Pishachis are flesh-eating monsters/demons. They traditionally haunt cremation grounds along with Bhoots. They are shape-shifters at will and can also become invisible. They have the power to possess a body and mind affecting the victim with a variety of maladies. Hindu exorcists use mantras to rid the possessed body of Pishachis. Hindu exorcists, referred to as Tantrics, use mantras and yajnas (sacrificial fires) to control Bhoots and Pischachis.

Now, every year when the soul sheds its mortal self (aka dying!) we hold a death ceremony where the spirits of not just the departed soul but also the souls of our ancestors come to us to bless us. The day is called Tithi. We partake in a special meal that has a few favourites of the departed soul. Family gets together to offer prayers to appease the soul and ask for its blessings. It is a customized day of the dead. I have attended my grandfathers’ ceremonies and have always felt a hand of blessing on my head, thanks to this tradition. It’s finding beauty in the most macabre moments of life.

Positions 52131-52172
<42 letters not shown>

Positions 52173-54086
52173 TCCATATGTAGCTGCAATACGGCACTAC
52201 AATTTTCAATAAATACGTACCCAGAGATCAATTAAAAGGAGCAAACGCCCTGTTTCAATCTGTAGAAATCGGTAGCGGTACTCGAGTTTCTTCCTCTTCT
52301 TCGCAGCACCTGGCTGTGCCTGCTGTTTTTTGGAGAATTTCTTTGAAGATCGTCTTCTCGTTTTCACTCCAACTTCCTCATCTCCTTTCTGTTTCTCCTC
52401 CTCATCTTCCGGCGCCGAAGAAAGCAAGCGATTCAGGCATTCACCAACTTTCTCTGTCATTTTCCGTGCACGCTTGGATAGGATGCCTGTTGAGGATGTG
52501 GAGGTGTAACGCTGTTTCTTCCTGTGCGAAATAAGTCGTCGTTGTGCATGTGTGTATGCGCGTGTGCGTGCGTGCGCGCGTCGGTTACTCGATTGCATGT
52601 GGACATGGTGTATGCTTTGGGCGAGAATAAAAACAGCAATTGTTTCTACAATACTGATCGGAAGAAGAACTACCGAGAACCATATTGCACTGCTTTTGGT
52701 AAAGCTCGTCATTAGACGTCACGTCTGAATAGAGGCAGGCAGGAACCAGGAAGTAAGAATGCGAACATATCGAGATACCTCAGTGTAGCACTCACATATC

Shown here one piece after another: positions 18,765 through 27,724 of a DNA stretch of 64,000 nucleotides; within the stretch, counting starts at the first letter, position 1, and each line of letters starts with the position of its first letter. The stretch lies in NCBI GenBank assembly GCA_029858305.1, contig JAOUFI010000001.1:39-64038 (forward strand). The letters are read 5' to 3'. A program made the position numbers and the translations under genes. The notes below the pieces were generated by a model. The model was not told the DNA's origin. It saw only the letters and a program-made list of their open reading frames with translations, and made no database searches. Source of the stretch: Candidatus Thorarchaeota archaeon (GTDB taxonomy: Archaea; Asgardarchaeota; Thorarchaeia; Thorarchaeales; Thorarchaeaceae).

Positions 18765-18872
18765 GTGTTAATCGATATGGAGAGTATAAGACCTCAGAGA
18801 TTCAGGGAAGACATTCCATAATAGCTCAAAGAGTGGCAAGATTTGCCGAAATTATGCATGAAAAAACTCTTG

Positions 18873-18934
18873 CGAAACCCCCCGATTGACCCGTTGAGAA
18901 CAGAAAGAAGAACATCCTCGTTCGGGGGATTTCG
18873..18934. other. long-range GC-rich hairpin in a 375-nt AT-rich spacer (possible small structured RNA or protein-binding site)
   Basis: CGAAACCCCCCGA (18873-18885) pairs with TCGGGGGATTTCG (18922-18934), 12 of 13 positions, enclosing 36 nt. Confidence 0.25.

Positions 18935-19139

Apart from this, another story that comes to mind is the killing of Mahishasura. An asura, though not traditionally evil, is now synonymously used for a demon. Mahishasura was a buffalo-demon and a devout follower of Lord Brahma, the creator of this universe. He arduously prayed to him. Brahma, finally pleased with his devotion, said he would grant him a boon. Greed coursing through his veins, Mahishasura demanded that he be invincible – no man or animal could ever kill him. With this boon, he became unassailable. Pompous and evil, he wanted to conquer all three worlds – Hell, Earth and Heaven – and constantly waged a war wreaking havoc. Then, she arrived. Riding on her lion/tiger, a trident in one hand and blazing eyes, Chamundi (or Durga or Kali) took down this monstrous man after a fierce battle. Every eighth day of Dasara is celebrated in her honour. She is thanked and venerated for all she did. The image typical of Chamundi/Durga/Kali is quite scary and hence, this story popped up in my head. However, this isn’t perceived as a spooky or macabre story.

Prajwala Dixit